The Everyday Girl Guide to: Ulcerative Colitis on the Go

September 4, 2013

I travelled this weekend.  I had a blast, managed to keep the stress to a minimum, and ate carefully to reduce my chances of a flare-up.  I was doing great until…

… I got to Union Station, Los Angeles, and was told the bathrooms were closed.

I had checked ahead of time when I made my reservations.  I was supposed to have thirty minutes to use the bathroom before they closed up for three hours.  (I won’t even go into the idiocy of closing an entire major station for three hours just to clean.  Sectional cleaning, anyone?)

My bus arrived 35 minutes late.  This meant the bathrooms had been closed for five minutes and I was out of luck.  I needed a bathroom, but not desperately, so I thought I could manage.

UC doesn’t like it much when you hold off using the bathroom.

An hour later, I passed out.  When I came to, I’d had an accident and still felt awful.  Much as I hated to do it, I lay down on the floor of Union Station with my suitcase as my pillow until the bathroom would open.  Apparently, security didn’t like that and told me I couldn’t sleep on the floor.

“I’m not sleeping, I’m sick.”

“You can’t lie on the floor.”

“I need a bathroom.”

“Bathrooms are closed.”

“Then I’m lying on the floor.”

Apparently he eventually realized I was actually sick and found a way to get me into a bathroom.  I was able to change my clothing, but I was out of wet wipes, so I couldn’t even do a decent job of cleaning myself up.  Maybe I shouldn’t have been so embarrassed to smell like one of the homeless people who live in and around the station, but I did.  I also felt awful… UC drains me.  Since I couldn’t lie down inside, I went out to a bench (security guard nearby) and went back to sleep until things got fixed.  Then I had to go home, rather than go to work, because I could barely stand up straight.

All of this would’ve been okay if I could have just used the bathroom when I needed to in the first place.  I can’t even think of a real solution to this one, since I had planned for the thirty minute window to use the bathroom “just in case”.  It’s just one more of the joys of having an “invisible” disease that people don’t know about.  Crohn’s, because of the gluten allergy, is more well-known.  Ulcerative colitis is like speaking Latin.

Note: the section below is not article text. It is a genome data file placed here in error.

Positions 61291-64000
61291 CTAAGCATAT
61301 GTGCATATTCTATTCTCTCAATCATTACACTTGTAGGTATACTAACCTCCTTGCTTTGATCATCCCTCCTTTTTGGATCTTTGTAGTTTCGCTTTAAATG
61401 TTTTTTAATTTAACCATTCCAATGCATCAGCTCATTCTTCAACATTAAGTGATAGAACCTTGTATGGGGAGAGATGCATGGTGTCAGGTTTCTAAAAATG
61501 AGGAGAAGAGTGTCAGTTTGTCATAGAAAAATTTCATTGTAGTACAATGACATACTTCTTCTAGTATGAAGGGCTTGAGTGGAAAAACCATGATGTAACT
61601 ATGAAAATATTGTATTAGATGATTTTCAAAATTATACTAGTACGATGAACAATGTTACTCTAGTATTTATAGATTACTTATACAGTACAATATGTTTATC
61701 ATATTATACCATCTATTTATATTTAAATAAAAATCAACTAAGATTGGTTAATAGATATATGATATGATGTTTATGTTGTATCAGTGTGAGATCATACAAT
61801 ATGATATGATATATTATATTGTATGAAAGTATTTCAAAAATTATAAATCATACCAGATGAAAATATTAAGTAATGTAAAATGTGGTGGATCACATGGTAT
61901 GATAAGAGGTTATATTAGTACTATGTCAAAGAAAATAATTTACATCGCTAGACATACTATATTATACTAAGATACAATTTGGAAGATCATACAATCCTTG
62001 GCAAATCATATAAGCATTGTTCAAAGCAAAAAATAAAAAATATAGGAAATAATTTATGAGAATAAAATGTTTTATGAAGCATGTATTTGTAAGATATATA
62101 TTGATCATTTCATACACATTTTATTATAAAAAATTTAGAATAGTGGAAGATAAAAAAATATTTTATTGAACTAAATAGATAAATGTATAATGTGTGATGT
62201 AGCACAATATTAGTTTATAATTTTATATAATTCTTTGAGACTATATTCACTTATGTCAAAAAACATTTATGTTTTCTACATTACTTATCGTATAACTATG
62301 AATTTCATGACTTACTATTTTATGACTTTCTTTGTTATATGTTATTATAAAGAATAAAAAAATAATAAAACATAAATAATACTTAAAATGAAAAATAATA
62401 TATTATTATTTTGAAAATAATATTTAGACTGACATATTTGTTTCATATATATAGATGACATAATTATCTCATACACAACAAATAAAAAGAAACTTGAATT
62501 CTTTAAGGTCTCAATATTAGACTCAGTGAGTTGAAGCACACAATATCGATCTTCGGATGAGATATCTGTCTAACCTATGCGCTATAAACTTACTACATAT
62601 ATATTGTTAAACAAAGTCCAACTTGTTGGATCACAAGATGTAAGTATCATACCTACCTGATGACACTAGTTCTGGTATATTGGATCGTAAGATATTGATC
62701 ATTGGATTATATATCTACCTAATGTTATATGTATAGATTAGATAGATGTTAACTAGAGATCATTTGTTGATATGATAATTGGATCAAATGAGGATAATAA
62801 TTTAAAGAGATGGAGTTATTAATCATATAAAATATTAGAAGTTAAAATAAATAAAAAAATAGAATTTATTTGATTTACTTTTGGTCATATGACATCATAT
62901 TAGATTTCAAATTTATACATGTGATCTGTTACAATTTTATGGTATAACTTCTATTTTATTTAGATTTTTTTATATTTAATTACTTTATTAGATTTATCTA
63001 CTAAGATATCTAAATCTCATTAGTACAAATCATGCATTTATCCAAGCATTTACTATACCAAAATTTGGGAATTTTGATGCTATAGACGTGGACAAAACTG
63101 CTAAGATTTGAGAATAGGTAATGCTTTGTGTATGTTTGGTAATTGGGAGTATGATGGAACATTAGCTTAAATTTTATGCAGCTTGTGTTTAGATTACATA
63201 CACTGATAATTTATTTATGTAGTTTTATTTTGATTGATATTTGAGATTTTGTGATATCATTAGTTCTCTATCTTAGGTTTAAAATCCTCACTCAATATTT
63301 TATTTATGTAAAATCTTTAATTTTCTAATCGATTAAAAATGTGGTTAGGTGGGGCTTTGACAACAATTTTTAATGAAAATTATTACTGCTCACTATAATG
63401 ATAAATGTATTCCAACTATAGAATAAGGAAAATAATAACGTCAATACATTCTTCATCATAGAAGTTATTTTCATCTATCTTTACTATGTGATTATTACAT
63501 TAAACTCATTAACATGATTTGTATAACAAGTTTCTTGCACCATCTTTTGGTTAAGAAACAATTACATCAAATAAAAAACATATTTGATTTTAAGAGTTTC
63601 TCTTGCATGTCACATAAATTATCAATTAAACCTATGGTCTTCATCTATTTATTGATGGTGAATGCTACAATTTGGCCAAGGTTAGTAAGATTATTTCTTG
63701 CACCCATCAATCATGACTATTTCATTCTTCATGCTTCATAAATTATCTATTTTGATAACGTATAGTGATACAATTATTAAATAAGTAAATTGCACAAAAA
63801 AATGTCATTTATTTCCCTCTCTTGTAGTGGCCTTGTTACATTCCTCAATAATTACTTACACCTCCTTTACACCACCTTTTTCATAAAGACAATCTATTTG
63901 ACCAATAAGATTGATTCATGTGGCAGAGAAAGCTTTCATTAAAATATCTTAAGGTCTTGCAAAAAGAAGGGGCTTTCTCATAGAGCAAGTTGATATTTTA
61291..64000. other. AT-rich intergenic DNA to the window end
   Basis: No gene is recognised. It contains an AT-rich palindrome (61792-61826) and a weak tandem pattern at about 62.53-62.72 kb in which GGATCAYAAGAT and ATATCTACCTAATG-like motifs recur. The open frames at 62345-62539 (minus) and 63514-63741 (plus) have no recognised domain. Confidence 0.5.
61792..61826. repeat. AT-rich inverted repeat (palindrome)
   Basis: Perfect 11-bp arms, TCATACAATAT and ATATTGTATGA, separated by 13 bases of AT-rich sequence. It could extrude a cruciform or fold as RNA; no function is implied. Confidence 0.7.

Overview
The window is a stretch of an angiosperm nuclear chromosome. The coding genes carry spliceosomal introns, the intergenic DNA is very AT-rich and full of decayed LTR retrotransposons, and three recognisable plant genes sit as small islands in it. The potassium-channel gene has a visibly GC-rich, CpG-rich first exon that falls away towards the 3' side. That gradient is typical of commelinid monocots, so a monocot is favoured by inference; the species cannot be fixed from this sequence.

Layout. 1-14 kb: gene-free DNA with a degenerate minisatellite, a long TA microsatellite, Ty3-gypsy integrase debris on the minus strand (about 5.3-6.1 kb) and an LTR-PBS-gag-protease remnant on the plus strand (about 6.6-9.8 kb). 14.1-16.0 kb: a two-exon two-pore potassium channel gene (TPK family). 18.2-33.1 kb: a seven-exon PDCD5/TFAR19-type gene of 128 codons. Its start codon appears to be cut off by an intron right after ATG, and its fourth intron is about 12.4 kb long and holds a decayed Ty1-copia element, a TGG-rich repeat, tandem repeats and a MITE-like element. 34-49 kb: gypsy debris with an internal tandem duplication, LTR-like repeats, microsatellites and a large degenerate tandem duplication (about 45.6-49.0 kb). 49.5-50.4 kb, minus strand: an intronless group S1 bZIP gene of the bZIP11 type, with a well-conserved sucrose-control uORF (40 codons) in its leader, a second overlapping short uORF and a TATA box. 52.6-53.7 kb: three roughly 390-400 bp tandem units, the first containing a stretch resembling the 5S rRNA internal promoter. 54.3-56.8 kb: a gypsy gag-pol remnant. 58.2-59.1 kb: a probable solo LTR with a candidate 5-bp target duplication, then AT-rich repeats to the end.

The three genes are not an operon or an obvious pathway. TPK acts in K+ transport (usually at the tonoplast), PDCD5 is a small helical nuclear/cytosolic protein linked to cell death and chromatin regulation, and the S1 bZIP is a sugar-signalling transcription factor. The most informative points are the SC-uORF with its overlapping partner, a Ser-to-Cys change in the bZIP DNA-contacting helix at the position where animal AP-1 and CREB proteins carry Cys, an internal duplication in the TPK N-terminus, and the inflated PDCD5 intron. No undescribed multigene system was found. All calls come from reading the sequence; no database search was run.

If nothing else, this incident definitely didn’t make me a fan of Union Station and reinforced for me the need to scout out bathrooms before I go places.

You know… like normal people.



2 Responses to “The Everyday Girl Guide to: Ulcerative Colitis on the Go”

  1. Lindy Jordan Says:

    Hey! I can relate to you and people not understanding what ulcertive colitis is. It is hard for people to understand when they do not see any visible signs or symptoms of you being ill.

    How are you currently treating your UC? I just moved from Canada to Bali, and this was one of my biggest concerns was my health and what would happen if I had an flare up here.

    To my surprise I have found that foods that bother me in Canada I can eat here, I have been symptom free. I am starting to believe that a lot of UC for myself anyways has to do with the perservatives in our foods. Everything so far, except McDonalds, has been cooked fresh as per your order.

    I look forward to connecting with you more


    • EverydayGirl Says:

      My only real treatment is to reduce stress, get enough sleep and exercise, and watch what I eat like a hawk (with an occasional bout of amnesia). I’m an advocate of organics, reduced gluten diets, and lots of juices when I can’t stomach anything else.

      I’ve heard (from my sister living in Germany) that our food quality in the States is far worse than most other countries. I’m not surprised. We’re all about processed, cheap junk. Maybe Canada is similar?

      Thanks for the comment!

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